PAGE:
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covid-19 vaccine

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You would think a global pandemic that has lasted nearly a year would have gotten New York more organized, right? 

In the beginning, none of us had any idea what was going on with COVID-19. Every day was a new battle, and we had to evolve everything in our lives constantly. 

That was OK. It was fair. The virus was new and we, as Americans, never experienced anything like this before. There was a learning curve. 

Back in March, April and even into June, it was a little more understandable knowing that getting tested for the coronavirus was hard. We didn’t have enough testing, supplies or even gloves for the nurses and doctors to wear as they administered the swab. 

Fine. But why is it almost February 2021 and we still have practically no organizational skills? 

Why is it that New Yorkers are told one thing about testing and now vaccines, but when they try to take advantage of it, they’re denied? 

We have co-workers, family members and friends who should be getting their vaccines. They’re in the most at-risk age group, they’re workers in a medical office but aren’t first responders, they’re out in the public, working as cashiers at grocery stores and big-box retailers taking money from people they don’t know. 

Why can’t they get the vaccine yet? 

Reports say that there isn’t enough available yet — and supplies, once again, are low. 

We understand that. We understand that there are more than 7 million people on Long Island alone. 

But what we don’t understand is why there’s little transparency, and contradicting reports. Why can some people get it and others cannot? 

We have heard stories of some elderly people who cannot get an appointment at all, and no one is there to help them. We hear other stories that people waited in line for nearly five hours. Other stories say that they drove up to the site and were finished in 10 minutes.

We just want answers. We want a plan. We want a serious plan that will give us a play-by-play on what to do, what to expect and a timeline.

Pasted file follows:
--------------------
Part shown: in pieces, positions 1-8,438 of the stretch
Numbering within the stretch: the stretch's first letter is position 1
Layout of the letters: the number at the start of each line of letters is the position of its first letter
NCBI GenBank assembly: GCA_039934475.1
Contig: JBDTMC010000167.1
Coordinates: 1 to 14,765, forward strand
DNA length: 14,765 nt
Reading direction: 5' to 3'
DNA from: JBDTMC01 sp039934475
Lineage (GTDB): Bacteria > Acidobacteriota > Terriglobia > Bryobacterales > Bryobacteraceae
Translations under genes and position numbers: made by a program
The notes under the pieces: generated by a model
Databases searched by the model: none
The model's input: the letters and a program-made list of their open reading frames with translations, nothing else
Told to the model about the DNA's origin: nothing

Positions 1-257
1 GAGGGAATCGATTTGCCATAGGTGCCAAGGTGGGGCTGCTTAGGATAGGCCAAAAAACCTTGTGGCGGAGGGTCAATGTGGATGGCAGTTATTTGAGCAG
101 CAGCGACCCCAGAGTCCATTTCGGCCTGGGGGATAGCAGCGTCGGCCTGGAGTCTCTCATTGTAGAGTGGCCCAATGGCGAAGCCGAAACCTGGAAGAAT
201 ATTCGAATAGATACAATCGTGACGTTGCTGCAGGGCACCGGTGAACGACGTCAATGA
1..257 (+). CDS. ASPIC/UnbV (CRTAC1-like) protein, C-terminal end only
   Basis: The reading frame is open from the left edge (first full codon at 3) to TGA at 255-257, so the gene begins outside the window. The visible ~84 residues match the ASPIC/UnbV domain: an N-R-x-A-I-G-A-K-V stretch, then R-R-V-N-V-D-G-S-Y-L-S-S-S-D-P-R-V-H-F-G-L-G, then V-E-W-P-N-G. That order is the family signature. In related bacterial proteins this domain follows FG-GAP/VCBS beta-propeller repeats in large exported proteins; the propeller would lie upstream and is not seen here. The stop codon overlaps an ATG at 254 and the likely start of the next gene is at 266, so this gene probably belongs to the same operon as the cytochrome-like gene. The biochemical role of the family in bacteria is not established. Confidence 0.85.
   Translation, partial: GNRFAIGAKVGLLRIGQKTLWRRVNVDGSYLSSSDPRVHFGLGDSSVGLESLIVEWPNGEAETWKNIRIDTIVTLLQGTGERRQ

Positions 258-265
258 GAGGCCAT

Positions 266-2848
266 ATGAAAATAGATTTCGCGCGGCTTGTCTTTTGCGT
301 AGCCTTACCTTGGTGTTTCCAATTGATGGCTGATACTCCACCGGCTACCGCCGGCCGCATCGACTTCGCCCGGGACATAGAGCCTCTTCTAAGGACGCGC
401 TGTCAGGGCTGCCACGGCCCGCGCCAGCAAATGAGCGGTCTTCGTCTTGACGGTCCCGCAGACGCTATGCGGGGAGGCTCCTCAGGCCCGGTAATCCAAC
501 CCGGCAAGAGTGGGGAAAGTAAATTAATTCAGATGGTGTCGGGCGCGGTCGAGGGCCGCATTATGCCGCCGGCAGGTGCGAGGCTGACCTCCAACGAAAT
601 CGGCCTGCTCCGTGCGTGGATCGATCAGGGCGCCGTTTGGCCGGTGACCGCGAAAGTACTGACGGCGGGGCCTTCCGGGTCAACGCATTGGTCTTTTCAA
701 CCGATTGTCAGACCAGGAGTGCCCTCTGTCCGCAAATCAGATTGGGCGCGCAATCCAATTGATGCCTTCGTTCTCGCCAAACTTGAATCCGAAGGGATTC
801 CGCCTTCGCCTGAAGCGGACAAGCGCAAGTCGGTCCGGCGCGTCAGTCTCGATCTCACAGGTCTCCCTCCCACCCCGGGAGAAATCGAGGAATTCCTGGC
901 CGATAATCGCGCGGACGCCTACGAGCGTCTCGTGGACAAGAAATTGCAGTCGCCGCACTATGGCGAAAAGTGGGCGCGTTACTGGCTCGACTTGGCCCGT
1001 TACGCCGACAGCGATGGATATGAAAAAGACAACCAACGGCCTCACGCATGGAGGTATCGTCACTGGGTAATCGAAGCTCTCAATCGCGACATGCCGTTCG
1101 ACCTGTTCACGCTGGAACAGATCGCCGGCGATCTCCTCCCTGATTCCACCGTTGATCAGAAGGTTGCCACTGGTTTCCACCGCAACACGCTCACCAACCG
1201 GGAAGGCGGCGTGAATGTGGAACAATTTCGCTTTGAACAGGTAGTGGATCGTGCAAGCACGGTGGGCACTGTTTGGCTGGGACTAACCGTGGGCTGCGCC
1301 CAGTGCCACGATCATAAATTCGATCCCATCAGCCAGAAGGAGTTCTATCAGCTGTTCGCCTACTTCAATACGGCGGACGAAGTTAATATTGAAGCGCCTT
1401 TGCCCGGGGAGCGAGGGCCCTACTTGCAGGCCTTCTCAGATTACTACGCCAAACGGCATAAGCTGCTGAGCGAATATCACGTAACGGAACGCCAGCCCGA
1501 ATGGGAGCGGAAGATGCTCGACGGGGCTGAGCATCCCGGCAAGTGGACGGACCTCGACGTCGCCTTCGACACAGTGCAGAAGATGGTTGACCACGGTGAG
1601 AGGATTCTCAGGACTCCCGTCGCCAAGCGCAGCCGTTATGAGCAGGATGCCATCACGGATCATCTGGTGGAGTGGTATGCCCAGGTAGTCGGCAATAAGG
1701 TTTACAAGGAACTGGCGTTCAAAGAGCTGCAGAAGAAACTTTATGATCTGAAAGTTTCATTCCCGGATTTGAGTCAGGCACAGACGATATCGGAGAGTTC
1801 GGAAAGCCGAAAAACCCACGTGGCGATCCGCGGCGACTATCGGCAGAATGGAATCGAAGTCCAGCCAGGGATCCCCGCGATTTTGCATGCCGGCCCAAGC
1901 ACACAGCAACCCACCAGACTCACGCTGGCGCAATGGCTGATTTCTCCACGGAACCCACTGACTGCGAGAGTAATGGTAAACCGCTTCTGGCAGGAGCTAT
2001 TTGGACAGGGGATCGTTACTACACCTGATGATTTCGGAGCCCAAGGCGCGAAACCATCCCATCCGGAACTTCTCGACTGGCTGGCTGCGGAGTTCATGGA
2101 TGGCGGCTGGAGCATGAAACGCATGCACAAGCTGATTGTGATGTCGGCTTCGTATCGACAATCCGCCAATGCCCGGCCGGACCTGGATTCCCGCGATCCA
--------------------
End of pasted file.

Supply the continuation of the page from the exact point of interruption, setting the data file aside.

Curveballs will happen. We saw that a lot in 2020. 

But clearly the federal, state and local governments did not have “to stay organized with anything related to COVID” on their New Year’s resolutions list. 

This is not the time to go with the flow. Lives are at stake. 

State Senator Mario Mattera at the podium. Photo by Kimberly Brown

By Kimberly Brown

Republican elected officials gathered at a press conference in Hauppauge Thursday, Jan. 14, calling out Gov. Andrew Cuomo (D) on the state’s failed vaccine rollout.

Elected officials in Hauppauge. Photo by Kimberly Brown

State senators, including Mario Mattera (R-St. James) and Anthony Palumbo (R-New Suffolk), demanded that Cuomo implement a plan to fix issues that have arisen since the vaccine was authorized to be distributed.

Senior citizen and West Babylon resident, Anna Foley, shared her experience of how difficult it has been to obtain the vaccine, which she has still not received.

“I’m 83 years old, fighting two types of cancer and other underlying medical problems,” she said. “I can’t seem to get anyone to help. I have looked at the New York State website, called pharmacies, doctors, hospitals, and I even tried my union to see if I can get any information, to no avail.”

Foley mentioned the difficulties senior citizens are facing while trying to make an appointment for the vaccine, saying that most people ages 80 and over are not computer savvy, and the locations where the vaccine is administered are too far to drive to.

Mattera pointed out how the federal government still has not released the new vaccine to pharmacy chains like Walgreens and CVS, giving residents fewer options of locations where they can receive the vaccine.

State Senator Mario Mattera at the podium. Photo by Kimberly Brown

In his plea to the governor, Mattera said, “Get the vaccine here and get more locations. Right now, there are four locations, and do you know what they say? They say, ‘We don’t know what to do, we can’t help you.’ It’s unacceptable.”

The partial and full closings of businesses, mandated by Cuomo, were intended to combat rising numbers of COVID-19 cases. However, Palumbo said even though businesses are partially closed, the cases are still increasing.

“The Legislature needs to get involved, we need to get control back,” he said. “We need to get those vaccinations out, and as quickly as possible — not throw them in the garbage.”

Many of the politicians also discussed the bill Cuomo signed into law June 17, which would allow every pharmacist in New York state to administer the COVID-19 vaccine. State Assemblyman Doug Smith (R-Holbrook) demanded to know why the bill has not been put into full force.

“Now we’re in January, governor, where is your plan?” Smith said. “Why is every single pharmacy in the state of New York not able to administer this vaccine?”